Berglund and Mario Tonelli, who now heads the Blockson Retirees Club, remembered the company as a good place to work. They and Conner said the workplace was like a family, where you saw the Block brothers often and could have a good time even when working hard. Conner said a good number of employees, like him, were from The Hill, hired when other employees went on strike in the late 1940s. They were glad to have the good, solid jobs.

Driscoll said he can’t recall his dad ever wearing protective gear when he was working in Building 55. But Berglund said he saw workers every day, and they were wearing protective gloves, mask, eye wear and, later, hard hats. He also said there was no way the six or seven workers in Building 55 wouldn’t have known they were working with uranium, what with the need for FBI clearances.

And Berglund also noted the many other buildings in the Blockson/Olin compound produced cleaning acids and caustic substances, all of which could have caused health problems if workers didn’t take the proper precautions.

Tonelli also doesn’t believe uranium at the company caused any longterm health problems for workers. Building 55 was so isolated from the others and so restricted that few were ever able to get in there, he said.

Asbestos is another concern entirely, Tonelli said.

“(Company officials) finally decided that asbestos was causing a lot of health problems,” he said. “So they had us tear it down. Nobody was wearings masks or gloves or anything like that.”

Some suspect a link

Other friends and relatives of former Blockson/Olin employees are convinced there is some kind of link:

Rick Reavis broke down in tears as he remembered his father-in-law, Harold Burkhart, a more than 30-year Blockson/Olin employee, struck down by a rare form of cancer five years ago at age 75.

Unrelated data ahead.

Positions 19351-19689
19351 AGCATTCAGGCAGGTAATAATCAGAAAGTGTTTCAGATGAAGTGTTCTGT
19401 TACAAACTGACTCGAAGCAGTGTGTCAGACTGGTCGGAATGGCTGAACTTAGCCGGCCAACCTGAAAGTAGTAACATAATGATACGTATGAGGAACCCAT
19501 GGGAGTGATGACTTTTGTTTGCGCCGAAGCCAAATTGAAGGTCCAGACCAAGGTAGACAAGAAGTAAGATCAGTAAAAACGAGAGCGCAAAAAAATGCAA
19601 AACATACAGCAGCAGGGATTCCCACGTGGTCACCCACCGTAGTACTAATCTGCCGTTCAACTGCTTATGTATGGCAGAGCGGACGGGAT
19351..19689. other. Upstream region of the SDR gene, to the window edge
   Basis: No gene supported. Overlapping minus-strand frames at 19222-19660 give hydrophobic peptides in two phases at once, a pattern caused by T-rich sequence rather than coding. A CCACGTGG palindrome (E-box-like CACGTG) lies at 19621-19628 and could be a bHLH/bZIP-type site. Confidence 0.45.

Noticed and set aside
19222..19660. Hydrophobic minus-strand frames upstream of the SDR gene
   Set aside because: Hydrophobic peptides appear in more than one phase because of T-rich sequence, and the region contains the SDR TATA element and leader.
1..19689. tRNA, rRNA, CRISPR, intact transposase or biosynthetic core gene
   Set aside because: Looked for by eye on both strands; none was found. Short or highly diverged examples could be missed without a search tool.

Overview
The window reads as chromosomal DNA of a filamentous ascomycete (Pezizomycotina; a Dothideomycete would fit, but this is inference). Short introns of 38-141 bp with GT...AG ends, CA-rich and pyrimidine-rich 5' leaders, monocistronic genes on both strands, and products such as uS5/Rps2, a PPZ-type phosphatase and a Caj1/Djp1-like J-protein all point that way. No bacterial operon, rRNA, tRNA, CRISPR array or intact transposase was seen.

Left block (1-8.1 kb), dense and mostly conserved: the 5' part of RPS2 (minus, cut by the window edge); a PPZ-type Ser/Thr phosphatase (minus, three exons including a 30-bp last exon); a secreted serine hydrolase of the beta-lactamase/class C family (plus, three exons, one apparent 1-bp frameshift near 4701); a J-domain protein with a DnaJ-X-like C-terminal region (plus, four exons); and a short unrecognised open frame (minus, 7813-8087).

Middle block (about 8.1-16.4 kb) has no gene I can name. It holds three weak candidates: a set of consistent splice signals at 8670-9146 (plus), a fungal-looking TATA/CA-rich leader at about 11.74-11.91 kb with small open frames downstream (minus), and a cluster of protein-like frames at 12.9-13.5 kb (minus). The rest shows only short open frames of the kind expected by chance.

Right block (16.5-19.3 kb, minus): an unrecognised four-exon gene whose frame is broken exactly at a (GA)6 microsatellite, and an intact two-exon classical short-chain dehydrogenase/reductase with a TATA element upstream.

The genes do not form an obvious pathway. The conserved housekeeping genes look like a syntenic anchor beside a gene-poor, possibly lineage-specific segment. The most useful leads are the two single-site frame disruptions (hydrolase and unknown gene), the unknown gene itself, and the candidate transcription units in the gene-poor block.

James Holloway thought hard about his dad, Nathan, who worked at Blockson/Olin from 1952 to 1990, who died of prostate cancer six years ago at age 70.

Linda Santerelli wonders if the asthma that ultimately crippled her stepfather, Barney Hood, had anything to do with the dust and other chemicals at the plant where he worked for 15 years until he was disabled in 1985 and died seven years later of a heart attack at age 60. The same asthma she got after working at the plant as a guard for a short time.

Tough case to crack

The answer, officials say, is we may never know if any of the illnesses in current or former Blockson/Olin employees is related to uranium, acid vapors or anything else floating in and around the dozens of buildings that once formed the compound.

One problem is that there has not been any formal study on the Blockson/Olin employees, said Gary Anderson, director of the U.S. Occupational Safety and Health Administration’s Chicago Region. And from what he has heard through Herald News reports, it would be difficult to nail down a correlation.

Finding a connection would be easier if a large number of the employees had been stricken with one particularly rare form of cancer or another disease, or if they had died at a relatively young age. But most of those who called The Herald News said their relatives and friends who worked at Blockson/Olin, even at Building 55, died in their 70s or 80s.